I excerpted this from an OfficeFinder blog I read a few years ago, and find it’s still quite relevant:
More and more people today are working from the comfort and convenience of their own homes, whether operating a small business or tele-working for a large company located elsewhere.
There are some very clear advantages to being able to work from a home office; there are also some drawbacks to consider. Here are a few of the points to consider if working from home is either in your future or your current reality:
Freedom: When working from home, you can often set the hours you want to work and maintain better flexibility when time is needed for children, doctors appointments, and other things you’ve longed to be able to fit into your schedule. This can be a huge advantage for self-motivated people because lots of productive work can be accomplished after the kids are in bed or very early in the morning.
No Commuting Hassles: No one really enjoys commuting to work, whether they drive, carpool, or take mass transit. Commuting eats into your free time when working in a traditional office. When home-based, your commute is only the distance from your bedroom to the room you have set aside for your workspace.
Time Savings: Without the commute, you will save many hours a week that you would be normally in your car.
Tax Benefits: Home businesses often qualify for a wealth of business deductions when income tax times rolls around. Of course, you’ll need to speak with your tax professional but you’ll likely be surprised at how much you can deducted for your home office and operating expenses, significantly reducing your tax burden.
Low Startup and Operating Costs: There is little overhead with an office space in your home. After all, the room was already there, you just hadn’t defined it as your office previously. The costs of start-up will be minimal compared with a traditional office. Also, there’s no office rental or lease to worry about.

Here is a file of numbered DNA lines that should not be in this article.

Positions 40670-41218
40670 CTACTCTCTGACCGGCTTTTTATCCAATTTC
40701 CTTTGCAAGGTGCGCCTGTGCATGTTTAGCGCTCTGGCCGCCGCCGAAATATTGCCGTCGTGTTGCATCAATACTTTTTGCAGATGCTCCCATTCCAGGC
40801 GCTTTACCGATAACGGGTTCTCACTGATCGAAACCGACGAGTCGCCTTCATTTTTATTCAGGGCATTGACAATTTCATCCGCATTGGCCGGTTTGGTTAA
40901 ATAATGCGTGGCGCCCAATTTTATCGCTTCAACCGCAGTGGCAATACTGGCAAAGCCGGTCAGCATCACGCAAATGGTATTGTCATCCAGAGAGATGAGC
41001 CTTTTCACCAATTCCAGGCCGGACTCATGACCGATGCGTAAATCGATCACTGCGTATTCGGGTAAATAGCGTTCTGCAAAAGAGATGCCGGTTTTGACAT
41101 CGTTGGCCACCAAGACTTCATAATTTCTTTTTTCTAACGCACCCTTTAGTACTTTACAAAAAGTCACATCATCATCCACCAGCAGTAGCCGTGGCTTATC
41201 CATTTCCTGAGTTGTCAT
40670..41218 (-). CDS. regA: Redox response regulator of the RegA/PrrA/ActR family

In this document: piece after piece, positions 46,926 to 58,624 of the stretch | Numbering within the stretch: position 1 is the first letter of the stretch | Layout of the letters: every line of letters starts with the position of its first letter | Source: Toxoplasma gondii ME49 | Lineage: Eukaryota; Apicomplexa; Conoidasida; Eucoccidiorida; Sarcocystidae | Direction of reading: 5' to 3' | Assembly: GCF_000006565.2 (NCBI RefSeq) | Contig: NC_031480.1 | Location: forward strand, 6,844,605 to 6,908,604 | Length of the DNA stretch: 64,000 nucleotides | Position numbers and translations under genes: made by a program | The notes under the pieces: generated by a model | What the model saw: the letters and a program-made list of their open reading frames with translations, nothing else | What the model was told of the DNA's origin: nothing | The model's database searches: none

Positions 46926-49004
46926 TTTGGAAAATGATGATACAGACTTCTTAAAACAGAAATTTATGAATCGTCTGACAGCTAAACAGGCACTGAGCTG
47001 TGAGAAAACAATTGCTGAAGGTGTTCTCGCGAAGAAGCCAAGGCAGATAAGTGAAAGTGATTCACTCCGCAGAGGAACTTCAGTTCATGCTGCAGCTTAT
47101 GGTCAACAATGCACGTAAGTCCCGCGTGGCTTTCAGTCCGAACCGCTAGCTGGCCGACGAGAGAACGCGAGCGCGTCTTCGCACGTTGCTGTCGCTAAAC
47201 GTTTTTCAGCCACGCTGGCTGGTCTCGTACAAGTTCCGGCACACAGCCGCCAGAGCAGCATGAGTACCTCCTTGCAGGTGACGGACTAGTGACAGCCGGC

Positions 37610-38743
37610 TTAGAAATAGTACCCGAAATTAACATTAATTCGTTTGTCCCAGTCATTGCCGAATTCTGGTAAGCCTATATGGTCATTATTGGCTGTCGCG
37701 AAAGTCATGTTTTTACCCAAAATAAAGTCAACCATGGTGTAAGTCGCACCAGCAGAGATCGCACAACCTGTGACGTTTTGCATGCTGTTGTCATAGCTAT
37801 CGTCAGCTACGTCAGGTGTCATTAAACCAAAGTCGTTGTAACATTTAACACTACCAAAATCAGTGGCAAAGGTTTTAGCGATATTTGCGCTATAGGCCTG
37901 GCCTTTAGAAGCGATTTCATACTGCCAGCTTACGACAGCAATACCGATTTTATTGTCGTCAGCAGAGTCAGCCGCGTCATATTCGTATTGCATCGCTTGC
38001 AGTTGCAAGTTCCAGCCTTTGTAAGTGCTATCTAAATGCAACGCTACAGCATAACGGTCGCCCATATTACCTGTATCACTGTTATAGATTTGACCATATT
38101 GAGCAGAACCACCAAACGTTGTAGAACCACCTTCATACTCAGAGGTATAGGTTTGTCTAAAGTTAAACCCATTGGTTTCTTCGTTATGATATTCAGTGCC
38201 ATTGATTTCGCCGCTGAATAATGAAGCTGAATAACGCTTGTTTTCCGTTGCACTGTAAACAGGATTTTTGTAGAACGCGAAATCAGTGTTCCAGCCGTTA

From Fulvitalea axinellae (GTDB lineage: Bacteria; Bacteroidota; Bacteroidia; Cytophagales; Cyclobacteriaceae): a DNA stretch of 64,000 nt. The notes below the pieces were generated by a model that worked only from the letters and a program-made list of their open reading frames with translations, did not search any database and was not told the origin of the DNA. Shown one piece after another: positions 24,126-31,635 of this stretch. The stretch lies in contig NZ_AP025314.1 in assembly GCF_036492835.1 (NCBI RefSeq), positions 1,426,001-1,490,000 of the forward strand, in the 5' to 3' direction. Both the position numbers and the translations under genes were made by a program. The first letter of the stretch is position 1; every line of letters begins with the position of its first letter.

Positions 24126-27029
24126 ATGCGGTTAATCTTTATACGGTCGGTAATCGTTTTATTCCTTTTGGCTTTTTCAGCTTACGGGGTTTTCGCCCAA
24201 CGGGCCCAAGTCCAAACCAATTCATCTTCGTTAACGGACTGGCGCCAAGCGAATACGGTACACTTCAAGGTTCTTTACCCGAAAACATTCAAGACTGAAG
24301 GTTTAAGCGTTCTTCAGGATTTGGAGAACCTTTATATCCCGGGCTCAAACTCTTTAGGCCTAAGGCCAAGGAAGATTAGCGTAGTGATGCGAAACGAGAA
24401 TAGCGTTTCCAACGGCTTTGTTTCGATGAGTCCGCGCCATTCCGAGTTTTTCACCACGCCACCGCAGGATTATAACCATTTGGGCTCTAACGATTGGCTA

Discipline: Working from home requires a great deal of self-discipline. It’s very easy to become motivated at first, but over time it is also easy to allow yourself to see all sorts of things that need done around the home and begin procrastinating about business tasks.
Business and Family Overlaps: It’s also very easy to allow your family (or neighbors) to interrupt your business time. Just as easy, many people end up spending time working that should have been quality family time. Making a set of clear boundaries is necessary but difficult.
Boundary Issues: It is very easy to “go to work” since it is just around the corner, but it can lead to family problems of another kind. There is no boundary between home and work and it can become a problem, or a very delicate balance, for the very highly motivated entrepreneur.
Stagnation: Lack of social contact is an issue for some outgoing people who decide to try working from home. It’s also very easy to lose contact with your professional network, making it much more difficult to remain on the cutting edge of progress.
Image: Depending on your client and customer contact, your company’s image could come into question. Setting up a client meeting at home or Starbuck’s can be less than impressive. There are alternatives such as a virtual office. They are pay-as-you-go subscriptions for office space. You have an official business address with an executive suite operator and can use their facilities on an “as needed” basis.